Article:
Occasional Gedling Eye columnist Graham Finch says he wants councils to start tackling cyclists who prefer pavements to roads…
I regularly walk from my home to Carlton Hill to pop to the shops or place a bet and not a day passes without me having to step several times off the narrow pavement and into the busy main road to avoid being knocked over by aggressive speeding cyclists, who “eff and blind” if I say anything to them.
The law is clear: cyclists belong on the road, not on the pavement. I also cycle, but I do so on the road, not on pavements. If a cyclist feels unsafe on the road because of inconsiderate motorists, then the option is there to dismount or to leave the bicycle at home.
The stress occasioned by having a cyclist speed past from behind at close quarters is considerable and, quite apart from the risk of a collision, because of the absence of fitted rear-view mirrors for pedestrians, is not to be recommended for anyone with a heart condition, not to mention the possibility of serious injury to a lady on foot caused by a determined handbag snatcher.
If and when resources permit, I would like to see the ban on cycling on Carlton Hill pavements most rigorously enforced every day, without exception, not just occasionally as at present, until inconsiderate cyclists, with their misplaced sense of entitlement and of their own importance, get it into their heads that what they are doing is illegal, dangerous, socially unacceptable and will not be tolerated.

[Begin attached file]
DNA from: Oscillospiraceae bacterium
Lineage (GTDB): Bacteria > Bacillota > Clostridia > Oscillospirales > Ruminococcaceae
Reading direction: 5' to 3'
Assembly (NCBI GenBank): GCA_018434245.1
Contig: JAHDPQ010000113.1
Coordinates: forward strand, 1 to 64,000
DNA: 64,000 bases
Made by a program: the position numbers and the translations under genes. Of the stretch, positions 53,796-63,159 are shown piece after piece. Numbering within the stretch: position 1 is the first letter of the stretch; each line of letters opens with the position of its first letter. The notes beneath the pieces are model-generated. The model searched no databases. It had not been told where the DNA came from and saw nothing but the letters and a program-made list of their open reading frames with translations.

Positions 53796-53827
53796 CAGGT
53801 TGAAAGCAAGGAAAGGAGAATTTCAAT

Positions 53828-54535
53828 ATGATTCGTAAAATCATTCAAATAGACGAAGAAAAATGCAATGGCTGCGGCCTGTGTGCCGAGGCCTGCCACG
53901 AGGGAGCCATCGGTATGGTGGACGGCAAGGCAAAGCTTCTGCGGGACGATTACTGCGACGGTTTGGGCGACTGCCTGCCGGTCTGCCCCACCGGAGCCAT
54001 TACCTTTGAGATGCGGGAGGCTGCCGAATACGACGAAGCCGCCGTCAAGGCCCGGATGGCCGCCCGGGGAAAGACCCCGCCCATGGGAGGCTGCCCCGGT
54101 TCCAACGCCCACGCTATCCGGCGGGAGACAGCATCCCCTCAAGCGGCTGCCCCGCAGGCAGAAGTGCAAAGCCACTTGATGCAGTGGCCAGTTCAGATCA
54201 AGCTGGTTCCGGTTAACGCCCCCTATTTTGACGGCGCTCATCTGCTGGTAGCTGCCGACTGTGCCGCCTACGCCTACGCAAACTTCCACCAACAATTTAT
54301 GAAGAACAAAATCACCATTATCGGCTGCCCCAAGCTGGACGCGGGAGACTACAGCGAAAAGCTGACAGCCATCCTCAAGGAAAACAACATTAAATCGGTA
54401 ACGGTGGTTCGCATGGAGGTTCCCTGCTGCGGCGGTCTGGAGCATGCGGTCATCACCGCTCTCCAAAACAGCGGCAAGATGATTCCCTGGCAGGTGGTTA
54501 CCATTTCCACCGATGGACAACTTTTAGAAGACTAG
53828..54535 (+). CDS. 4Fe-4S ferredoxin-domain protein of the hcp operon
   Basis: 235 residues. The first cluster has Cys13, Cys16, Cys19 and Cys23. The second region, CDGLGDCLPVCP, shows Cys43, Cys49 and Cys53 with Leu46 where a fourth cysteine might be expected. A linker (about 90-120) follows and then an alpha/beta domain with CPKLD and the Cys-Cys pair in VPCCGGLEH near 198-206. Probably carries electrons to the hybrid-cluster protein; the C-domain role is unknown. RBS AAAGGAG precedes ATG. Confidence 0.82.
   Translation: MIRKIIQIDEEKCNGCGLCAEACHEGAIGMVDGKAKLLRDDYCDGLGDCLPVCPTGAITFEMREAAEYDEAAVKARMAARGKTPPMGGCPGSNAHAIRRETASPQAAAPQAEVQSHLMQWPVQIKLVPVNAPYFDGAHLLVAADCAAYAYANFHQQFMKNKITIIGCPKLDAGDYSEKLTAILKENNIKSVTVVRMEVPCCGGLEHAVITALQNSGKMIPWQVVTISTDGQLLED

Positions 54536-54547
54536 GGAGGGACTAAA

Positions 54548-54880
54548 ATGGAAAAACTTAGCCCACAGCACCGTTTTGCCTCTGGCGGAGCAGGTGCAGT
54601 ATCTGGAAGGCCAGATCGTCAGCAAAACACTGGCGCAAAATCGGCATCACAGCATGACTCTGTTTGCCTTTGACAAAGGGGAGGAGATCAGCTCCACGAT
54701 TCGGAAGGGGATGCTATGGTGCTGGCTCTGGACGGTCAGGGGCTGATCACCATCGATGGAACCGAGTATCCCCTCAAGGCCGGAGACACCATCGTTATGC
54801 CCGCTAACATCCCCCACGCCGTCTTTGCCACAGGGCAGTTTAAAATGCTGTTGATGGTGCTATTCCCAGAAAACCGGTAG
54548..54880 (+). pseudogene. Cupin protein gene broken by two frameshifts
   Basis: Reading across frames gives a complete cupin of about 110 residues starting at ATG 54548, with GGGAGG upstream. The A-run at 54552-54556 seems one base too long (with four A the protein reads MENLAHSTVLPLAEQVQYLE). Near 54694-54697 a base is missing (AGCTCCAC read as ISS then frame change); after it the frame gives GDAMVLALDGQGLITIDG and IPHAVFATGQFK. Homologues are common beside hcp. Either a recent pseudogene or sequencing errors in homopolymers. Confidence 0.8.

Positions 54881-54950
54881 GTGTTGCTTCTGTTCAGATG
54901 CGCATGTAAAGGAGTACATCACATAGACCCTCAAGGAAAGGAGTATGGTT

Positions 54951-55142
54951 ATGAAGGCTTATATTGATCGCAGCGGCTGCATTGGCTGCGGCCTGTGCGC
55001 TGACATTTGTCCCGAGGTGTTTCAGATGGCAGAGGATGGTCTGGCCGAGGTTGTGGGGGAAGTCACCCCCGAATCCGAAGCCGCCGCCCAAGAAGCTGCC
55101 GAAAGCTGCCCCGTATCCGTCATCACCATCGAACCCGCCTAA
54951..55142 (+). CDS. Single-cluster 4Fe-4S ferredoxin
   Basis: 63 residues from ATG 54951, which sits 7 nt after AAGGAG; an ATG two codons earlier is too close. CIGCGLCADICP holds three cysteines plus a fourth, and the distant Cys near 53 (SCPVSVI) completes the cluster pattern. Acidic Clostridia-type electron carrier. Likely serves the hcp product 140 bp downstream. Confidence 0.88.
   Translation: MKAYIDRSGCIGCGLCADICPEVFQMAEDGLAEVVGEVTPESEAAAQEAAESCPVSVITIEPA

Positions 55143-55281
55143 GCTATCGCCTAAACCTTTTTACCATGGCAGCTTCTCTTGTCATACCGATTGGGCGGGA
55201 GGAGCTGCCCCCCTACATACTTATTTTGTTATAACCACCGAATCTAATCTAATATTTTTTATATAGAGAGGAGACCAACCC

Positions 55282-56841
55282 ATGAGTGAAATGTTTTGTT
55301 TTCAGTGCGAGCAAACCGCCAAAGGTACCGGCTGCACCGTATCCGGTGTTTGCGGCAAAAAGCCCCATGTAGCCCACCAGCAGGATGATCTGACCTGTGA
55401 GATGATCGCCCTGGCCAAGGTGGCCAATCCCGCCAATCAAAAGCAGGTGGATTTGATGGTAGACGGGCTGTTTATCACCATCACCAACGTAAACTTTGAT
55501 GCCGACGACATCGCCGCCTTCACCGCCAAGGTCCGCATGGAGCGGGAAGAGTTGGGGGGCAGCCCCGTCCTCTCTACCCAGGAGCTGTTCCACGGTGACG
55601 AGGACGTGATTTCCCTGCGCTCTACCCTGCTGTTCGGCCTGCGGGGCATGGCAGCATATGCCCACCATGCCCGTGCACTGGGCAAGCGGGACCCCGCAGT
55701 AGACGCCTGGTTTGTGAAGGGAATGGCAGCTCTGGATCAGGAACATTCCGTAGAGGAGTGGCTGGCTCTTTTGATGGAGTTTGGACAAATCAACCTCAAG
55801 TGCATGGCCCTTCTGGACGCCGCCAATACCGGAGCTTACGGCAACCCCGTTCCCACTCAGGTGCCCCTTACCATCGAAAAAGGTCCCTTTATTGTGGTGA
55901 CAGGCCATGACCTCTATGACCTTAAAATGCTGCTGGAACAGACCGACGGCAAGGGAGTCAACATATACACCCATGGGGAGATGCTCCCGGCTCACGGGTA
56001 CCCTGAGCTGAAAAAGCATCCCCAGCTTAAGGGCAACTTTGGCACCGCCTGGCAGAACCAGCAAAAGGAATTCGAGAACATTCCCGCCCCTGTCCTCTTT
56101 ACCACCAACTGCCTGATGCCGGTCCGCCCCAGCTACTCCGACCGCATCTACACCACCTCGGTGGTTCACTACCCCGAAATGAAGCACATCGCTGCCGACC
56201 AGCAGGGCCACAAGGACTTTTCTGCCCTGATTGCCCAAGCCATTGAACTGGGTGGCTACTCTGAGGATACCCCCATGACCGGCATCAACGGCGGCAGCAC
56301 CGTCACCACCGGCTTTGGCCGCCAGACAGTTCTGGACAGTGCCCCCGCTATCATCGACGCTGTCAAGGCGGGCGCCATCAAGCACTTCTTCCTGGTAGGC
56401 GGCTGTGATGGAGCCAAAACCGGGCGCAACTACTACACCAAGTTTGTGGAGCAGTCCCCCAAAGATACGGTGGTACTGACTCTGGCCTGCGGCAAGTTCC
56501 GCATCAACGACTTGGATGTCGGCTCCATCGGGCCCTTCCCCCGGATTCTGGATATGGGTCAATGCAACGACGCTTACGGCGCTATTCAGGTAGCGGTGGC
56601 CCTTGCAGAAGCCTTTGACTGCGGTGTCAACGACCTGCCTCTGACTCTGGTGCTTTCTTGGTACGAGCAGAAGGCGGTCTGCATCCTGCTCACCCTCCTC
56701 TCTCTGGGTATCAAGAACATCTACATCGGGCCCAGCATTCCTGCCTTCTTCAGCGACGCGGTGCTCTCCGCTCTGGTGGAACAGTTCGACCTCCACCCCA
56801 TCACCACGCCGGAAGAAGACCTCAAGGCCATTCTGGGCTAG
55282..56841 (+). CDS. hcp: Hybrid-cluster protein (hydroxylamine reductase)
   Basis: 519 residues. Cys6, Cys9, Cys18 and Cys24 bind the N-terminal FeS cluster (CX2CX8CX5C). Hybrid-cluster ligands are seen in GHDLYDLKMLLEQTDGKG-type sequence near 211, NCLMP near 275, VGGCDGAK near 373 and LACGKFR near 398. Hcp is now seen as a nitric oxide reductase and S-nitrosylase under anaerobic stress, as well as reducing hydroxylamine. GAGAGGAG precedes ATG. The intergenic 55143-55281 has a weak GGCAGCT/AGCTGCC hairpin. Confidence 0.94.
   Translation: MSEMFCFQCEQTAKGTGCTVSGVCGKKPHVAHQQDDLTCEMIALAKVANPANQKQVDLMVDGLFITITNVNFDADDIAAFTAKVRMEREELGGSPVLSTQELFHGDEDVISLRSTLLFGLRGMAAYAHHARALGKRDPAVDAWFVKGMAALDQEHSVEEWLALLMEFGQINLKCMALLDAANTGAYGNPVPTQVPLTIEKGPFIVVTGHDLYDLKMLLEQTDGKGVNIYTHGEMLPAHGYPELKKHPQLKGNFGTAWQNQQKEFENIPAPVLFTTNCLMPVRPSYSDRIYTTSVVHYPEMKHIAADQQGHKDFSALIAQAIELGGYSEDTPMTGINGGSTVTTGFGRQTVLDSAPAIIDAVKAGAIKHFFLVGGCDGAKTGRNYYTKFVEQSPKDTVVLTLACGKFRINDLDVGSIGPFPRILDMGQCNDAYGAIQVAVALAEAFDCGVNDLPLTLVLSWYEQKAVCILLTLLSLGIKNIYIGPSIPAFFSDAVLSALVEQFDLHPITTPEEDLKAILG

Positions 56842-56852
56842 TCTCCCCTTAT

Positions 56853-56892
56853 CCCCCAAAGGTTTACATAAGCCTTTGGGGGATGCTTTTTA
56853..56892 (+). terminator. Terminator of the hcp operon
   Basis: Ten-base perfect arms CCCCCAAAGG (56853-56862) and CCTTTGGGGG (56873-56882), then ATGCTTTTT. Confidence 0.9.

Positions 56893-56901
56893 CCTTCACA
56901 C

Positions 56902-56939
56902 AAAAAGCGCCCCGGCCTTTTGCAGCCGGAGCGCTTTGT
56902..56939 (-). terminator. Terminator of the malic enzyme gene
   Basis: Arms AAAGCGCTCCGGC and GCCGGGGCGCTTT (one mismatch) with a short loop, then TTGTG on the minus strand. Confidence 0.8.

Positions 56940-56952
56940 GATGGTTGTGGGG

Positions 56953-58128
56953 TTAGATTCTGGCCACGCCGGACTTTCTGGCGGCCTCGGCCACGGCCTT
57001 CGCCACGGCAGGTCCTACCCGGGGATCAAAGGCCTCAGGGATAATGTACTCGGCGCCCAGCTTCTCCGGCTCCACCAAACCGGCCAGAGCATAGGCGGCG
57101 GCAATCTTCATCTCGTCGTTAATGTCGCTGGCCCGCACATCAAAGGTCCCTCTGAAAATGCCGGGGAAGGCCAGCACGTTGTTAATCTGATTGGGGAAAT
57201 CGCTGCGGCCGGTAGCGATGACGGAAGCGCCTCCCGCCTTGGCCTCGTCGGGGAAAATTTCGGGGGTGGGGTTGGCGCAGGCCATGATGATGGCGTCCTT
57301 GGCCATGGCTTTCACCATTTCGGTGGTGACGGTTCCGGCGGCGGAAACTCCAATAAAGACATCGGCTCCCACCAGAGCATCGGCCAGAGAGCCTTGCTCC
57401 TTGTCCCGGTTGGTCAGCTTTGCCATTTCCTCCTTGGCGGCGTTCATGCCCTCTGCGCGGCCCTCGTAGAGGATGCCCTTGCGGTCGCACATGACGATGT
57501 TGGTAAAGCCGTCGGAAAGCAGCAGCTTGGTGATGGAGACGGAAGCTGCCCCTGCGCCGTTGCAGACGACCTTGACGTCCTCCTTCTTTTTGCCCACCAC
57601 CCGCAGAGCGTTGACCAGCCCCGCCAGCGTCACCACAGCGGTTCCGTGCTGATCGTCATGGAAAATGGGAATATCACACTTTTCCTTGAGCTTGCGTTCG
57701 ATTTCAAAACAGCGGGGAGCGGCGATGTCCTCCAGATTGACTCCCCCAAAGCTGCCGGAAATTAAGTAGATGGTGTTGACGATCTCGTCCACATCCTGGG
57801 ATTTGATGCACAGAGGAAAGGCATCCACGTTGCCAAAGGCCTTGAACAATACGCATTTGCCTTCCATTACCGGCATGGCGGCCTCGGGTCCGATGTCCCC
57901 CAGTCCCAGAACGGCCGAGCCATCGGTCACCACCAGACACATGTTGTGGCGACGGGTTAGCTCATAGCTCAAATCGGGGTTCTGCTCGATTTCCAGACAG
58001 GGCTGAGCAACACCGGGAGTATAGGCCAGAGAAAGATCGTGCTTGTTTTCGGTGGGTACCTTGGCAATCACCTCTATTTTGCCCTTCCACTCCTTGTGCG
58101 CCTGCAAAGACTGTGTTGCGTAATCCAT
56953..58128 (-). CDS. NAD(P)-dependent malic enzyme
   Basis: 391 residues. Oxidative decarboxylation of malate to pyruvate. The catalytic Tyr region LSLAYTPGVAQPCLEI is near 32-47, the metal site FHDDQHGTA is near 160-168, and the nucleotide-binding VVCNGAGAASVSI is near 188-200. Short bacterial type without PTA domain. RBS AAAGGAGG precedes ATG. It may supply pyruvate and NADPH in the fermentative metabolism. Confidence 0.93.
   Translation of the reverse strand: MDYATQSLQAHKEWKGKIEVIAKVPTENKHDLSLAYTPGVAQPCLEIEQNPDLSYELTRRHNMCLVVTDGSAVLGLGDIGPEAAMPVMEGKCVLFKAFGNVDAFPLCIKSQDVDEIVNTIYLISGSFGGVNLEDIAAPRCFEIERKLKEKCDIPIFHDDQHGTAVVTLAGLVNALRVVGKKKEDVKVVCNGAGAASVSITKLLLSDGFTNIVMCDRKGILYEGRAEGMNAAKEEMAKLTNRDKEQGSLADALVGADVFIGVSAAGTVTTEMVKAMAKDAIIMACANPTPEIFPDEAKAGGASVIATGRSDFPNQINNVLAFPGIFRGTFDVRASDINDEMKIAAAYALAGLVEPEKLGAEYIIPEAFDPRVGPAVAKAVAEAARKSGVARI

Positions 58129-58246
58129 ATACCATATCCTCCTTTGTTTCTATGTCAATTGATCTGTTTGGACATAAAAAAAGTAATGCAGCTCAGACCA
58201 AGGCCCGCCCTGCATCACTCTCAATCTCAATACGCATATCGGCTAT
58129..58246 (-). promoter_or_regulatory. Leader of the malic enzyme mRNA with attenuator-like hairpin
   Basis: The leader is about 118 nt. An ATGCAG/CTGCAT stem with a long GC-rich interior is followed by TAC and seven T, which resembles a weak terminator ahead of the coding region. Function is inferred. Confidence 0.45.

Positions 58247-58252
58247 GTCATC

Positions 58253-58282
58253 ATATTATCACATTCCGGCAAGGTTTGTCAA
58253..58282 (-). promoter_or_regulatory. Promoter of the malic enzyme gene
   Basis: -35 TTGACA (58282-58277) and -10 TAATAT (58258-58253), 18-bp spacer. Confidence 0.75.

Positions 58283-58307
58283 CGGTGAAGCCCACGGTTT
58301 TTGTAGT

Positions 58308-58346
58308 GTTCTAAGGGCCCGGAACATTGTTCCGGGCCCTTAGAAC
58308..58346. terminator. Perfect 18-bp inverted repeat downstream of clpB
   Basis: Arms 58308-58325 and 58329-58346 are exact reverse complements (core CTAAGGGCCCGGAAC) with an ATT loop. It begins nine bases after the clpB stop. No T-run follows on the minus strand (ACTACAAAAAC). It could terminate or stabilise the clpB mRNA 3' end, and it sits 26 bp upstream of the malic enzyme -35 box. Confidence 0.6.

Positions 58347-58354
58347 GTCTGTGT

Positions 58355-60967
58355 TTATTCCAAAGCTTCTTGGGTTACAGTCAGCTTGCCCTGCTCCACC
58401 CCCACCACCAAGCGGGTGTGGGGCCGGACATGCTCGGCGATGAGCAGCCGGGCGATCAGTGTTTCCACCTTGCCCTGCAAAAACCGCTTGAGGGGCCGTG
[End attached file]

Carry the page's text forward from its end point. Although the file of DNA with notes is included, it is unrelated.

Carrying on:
Lest it be assumed that I am against cyclists, let me assure you that this is not at all the case. I have cycled all my life and still do so, just not on pavements, which were created for the exclusive use of pedestrians. I have also been a driver for almost 30 years and I always give cyclists a wide berth when overtaking. If that is not possible because of traffic conditions, I stay well behind until it is safe for both the cyclist and for me to overtake, sometimes to the annoyance of an impatient motorist behind me.
I welcome any reasonable and safe moves to make cycling both easier and more enjoyable, just not in pedestrianised areas. There needs to be a balanced approach which does not benefit one group at the expense of risking the safety of another. At the end of the day we are all pedestrians, cyclists and motorists at varying times of our lives, or of the day.
A little patience and courtesy go a long way to keeping everyone safe.